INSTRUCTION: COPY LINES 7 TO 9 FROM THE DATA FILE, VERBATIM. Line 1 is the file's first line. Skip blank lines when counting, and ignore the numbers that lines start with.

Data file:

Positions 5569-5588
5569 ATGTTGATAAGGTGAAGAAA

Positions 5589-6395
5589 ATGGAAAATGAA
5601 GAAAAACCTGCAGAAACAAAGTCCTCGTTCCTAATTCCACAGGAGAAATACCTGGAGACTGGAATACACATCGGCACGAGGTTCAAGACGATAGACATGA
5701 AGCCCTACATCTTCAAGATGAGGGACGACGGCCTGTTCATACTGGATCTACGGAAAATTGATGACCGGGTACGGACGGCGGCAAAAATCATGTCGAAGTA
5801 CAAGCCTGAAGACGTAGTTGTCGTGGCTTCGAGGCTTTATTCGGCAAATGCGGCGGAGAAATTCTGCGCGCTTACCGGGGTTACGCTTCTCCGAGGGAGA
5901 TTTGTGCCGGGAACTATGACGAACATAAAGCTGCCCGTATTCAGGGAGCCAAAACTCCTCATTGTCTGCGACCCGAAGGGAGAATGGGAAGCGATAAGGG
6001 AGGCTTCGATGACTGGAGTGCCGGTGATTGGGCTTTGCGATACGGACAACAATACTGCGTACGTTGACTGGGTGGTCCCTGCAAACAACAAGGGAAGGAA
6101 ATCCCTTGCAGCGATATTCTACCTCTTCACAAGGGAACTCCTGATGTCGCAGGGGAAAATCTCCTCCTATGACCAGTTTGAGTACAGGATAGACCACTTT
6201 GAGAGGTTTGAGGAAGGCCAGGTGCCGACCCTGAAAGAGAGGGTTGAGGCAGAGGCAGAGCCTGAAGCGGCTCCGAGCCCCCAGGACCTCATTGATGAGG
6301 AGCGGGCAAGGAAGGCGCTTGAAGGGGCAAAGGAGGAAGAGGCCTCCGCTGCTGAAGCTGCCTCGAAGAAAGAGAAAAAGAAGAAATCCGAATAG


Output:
5801 CAAGCCTGAAGACGTAGTTGTCGTGGCTTCGAGGCTTTATTCGGCAAATGCGGCGGAGAAATTCTGCGCGCTTACCGGGGTTACGCTTCTCCGAGGGAGA
5901 TTTGTGCCGGGAACTATGACGAACATAAAGCTGCCCGTATTCAGGGAGCCAAAACTCCTCATTGTCTGCGACCCGAAGGGAGAATGGGAAGCGATAAGGG
6001 AGGCTTCGATGACTGGAGTGCCGGTGATTGGGCTTTGCGATACGGACAACAATACTGCGTACGTTGACTGGGTGGTCCCTGCAAACAACAAGGGAAGGAA